Epidemics, or high-impact infectious diseases, have had an historical impact equal to that of wars, revolutions and economic crises. This course looks at the various ways in which these diseases have affected societies in Europe and North America from 1600 to the present. Contrary to optimistic mid-twentieth-century predictions, epidemic diseases still pose a major threat to human well-being. Diseases will be considered not only in their biological effects, but also as social, political and cultural phenomena. Attention will therefore be given to the different forms of human response to epidemics, from medical science to artistic representations.
This course consists of an international analysis of the impact of epidemic diseases on western society and culture from the bubonic plague to HIV/AIDS and the recent experience of SARS and swine flu. Leading themes include: infectious disease and its impact on society; the development of public health measures; the role of medical ethics; the genre of plague literature; the social reactions of mass hysteria and violence; the rise of the germ theory of disease; the development of tropical medicine; a comparison of the social, cultural, and historical impact of major infectious diseases; and the issue of emerging and re-emerging diseases.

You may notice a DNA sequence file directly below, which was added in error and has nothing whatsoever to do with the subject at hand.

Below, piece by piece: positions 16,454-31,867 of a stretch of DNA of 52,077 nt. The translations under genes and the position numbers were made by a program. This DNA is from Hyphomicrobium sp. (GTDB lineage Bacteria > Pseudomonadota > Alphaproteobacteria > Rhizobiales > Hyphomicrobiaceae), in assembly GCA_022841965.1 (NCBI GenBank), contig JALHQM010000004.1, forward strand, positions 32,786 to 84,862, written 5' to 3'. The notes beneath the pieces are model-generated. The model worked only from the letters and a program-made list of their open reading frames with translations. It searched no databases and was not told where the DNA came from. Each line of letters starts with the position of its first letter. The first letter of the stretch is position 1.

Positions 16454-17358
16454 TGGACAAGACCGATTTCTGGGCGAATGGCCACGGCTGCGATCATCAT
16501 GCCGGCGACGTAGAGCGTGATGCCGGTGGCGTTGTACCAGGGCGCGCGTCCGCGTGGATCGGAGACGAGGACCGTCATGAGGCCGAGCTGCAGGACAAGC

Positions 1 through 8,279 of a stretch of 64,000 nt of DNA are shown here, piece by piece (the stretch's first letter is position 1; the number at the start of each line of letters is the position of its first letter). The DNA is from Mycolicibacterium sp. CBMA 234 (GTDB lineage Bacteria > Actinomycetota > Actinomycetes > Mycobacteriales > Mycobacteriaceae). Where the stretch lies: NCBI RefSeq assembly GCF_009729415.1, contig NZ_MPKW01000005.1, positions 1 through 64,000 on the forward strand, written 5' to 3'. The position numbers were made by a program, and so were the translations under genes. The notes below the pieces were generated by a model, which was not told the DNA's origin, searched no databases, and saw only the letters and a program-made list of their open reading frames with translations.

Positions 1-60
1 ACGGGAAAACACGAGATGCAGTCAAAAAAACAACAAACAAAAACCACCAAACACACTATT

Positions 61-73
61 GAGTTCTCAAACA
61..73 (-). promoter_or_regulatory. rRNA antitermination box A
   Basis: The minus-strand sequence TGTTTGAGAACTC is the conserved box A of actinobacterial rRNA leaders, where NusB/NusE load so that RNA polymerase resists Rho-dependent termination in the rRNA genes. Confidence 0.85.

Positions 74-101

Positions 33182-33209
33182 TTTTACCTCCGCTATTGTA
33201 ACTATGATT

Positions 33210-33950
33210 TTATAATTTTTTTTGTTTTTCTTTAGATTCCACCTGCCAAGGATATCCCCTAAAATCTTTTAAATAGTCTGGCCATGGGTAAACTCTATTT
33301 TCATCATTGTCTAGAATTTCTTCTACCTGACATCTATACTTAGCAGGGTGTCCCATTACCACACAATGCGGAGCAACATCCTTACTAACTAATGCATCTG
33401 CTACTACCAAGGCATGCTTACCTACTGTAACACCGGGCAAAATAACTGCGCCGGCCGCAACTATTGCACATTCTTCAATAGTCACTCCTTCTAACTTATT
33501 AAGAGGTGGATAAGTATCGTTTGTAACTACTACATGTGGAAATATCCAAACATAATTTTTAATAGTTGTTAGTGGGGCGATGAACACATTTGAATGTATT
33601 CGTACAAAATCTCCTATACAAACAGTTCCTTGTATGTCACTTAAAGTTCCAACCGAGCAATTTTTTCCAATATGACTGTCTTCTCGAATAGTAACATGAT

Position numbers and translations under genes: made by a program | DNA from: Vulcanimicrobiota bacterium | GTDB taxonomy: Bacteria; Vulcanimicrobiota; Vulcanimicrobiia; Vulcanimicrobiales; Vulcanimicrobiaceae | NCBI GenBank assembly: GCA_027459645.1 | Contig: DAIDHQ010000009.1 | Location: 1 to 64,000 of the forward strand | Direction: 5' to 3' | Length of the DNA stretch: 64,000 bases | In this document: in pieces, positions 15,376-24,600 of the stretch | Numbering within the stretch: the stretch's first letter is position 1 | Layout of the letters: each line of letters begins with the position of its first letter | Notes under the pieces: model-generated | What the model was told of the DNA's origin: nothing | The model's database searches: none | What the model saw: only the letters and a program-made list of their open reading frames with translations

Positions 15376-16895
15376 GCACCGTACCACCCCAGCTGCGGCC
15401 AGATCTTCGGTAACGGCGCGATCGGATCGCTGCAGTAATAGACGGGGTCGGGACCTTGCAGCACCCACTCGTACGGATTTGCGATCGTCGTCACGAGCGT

As one of the world's great universities, Yale traces its roots back to the early 1640s when colonial clergyman sought to establish a school in order to continue the tradition of European education within the Americas. Yale has now grown to educate over 11,000 students from over 100 countries on a 310-acre campus in New Haven, Connecticut. Within the school's 260 buildings are over 2,000 undergraduate programs in 65 departments taught by a distinguished faculty. As Academic Earth's first partner school, Yale has been a leader within the space of OpenCourseWare by consistently delivering on its esteemed mission to expand access to educational materials for all who wish to learn.